Thursday, January 30, 2014

Weddings v Funerals

Despite his afflictions, man wants to be happy, only wants to be happy, and cannot help wanting to be happy. But how shall he go about it? The best thing would be to make himself immortal; but as he cannot do that, he has decided to stop himself thinking about it. 
-- Pascal, Pensees

Death stalks us. We run but, in the end, cannot hide. Death is inevitable. We do anything and everything to not think about it, to not see that it is at the end of every path we take so as to avoid it. And each morning we wake, our avoidance mechanisms are strengthened and emboldened, and death disappears deeper into the mists until, poof, we think it is gone, or at least so far off in the future that we can safely tell ourselves we will think about it, later. Much later.

Solomon said that it was better to be in the house of mourning than in one where there is feasting: it is better to go to a funeral than a wedding. (Ecclesiastes 7.2) How so? Who thinks this way? Isn’t this morose? Isn’t it better to celebrate life than to stare into the abyss of death? “Carpe Diem!” Well, sure, but what if all of our Carpe-ing is actually a seizing of the meaningless?

At funerals we are faced with mortality: my mortality.  Death whispers to me: “Your dead body will also be in a casket or your ashes in an Urn. Your day is coming. Your time here will end.” And herein is why funerals are – or can be – better to attend than weddings, because it is here where we are most prone to asking ourselves,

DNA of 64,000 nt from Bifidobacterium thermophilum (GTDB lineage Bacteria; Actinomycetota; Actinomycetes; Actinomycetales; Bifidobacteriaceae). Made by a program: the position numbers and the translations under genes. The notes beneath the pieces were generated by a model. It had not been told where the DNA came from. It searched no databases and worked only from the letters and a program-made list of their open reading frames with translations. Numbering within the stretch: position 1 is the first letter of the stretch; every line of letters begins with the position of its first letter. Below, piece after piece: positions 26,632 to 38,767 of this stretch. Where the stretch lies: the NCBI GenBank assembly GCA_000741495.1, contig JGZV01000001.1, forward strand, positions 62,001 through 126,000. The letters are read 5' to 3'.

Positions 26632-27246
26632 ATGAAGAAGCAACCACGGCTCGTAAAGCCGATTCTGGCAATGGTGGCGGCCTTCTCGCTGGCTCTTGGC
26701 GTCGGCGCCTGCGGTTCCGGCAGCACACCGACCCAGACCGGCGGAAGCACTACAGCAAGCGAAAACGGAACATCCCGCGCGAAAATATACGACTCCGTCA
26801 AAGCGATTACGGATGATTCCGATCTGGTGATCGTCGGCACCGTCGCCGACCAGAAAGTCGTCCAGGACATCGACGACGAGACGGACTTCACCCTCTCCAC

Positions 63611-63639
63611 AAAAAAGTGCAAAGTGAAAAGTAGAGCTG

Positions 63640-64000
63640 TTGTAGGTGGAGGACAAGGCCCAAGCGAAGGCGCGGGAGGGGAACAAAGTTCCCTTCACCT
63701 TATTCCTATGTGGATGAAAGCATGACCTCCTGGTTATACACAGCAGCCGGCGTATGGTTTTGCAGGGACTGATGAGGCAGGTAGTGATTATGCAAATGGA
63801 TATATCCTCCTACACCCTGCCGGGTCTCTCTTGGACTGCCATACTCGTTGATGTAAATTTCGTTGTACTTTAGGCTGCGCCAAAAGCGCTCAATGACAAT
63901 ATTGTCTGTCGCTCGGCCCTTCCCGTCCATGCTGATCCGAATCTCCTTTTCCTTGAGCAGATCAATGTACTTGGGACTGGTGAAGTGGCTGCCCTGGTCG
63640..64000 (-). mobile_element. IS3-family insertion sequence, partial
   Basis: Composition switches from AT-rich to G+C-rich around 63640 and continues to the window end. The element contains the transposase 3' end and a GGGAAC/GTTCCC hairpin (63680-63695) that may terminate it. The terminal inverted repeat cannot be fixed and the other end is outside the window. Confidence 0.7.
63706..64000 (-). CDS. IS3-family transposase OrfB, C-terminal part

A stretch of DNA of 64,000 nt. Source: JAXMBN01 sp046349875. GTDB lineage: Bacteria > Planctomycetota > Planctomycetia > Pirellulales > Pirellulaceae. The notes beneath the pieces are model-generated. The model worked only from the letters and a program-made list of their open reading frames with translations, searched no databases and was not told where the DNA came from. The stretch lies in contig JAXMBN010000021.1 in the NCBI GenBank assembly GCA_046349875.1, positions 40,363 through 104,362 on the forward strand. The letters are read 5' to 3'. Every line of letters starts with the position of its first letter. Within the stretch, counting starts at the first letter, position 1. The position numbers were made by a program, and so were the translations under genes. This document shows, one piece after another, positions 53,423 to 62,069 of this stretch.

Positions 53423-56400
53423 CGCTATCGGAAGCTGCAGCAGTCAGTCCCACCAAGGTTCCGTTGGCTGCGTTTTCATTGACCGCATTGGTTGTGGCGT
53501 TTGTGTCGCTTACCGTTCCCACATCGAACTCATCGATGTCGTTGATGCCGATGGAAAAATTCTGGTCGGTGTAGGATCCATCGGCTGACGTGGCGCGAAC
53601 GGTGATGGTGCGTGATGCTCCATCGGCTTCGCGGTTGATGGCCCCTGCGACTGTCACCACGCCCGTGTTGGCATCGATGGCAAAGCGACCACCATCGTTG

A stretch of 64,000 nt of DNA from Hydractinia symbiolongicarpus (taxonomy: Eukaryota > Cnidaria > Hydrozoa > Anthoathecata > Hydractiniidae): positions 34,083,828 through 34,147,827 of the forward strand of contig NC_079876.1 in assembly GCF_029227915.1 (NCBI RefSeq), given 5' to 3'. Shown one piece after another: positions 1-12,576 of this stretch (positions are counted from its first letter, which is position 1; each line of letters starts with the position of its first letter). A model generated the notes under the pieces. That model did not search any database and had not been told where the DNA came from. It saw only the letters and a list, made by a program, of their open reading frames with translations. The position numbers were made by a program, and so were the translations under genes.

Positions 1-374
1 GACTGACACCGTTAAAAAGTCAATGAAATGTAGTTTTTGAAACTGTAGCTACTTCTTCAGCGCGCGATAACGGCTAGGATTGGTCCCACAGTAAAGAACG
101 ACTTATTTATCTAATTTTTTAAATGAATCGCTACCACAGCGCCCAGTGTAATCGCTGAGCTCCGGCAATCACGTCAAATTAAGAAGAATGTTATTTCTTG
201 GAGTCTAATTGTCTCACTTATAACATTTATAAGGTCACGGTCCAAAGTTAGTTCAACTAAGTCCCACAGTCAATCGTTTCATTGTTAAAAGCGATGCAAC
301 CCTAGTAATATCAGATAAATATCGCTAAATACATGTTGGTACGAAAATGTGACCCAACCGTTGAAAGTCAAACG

What is the meaning of life?
Why am I here?
In the end, what really matters?

Of course, the answers to these questions depend upon the answer to The Question, “What is the meaning of death?” After all, if death is meaningless, then so is life. If death is the obliteration of my existence—my self—then tell me what was the point of my being here? Why was I even alive? And how does anything actually “matter”?

“Come on, Wilson, our existence is an accident by way of some freaky accidents millions of years ago that came about by accidents out in deep dark ‘space’ that occurred billions of years ago. These accidents set in motion a series of occurrences that led to our having these bodies that wear out after so many years.”

So, life is an accident? Your life, my life, their lives are an accident, and death is simply part of that accident? Then what does that mean about our lives here on earth?

Even in asking ourselves serious questions about the meaning of life, we often still seek to avoid death. Think about this: If I never ask questions regarding the meaning of life, I cannot help but have a very shallow existence. However, if I never seek out the answer to the question of the meaning of death, how do I know that my answers to the questions about the meaning of life have any relationship at all to Truth or Reality? 

How many of us set about to create meaningful lives, with our meaningful goals and meaningful experiences, without actually sitting before the reality of death and asking ourselves, What does it mean? If it’s meaningless then what’s up with seeking to create a meaningful life? If death is The End, if death is meaningless, then anything we do here on earth is, in the words of Solomon, only so much “vanity and the grasping of wind.”  

Copyright, Monte E Wilson, 2014

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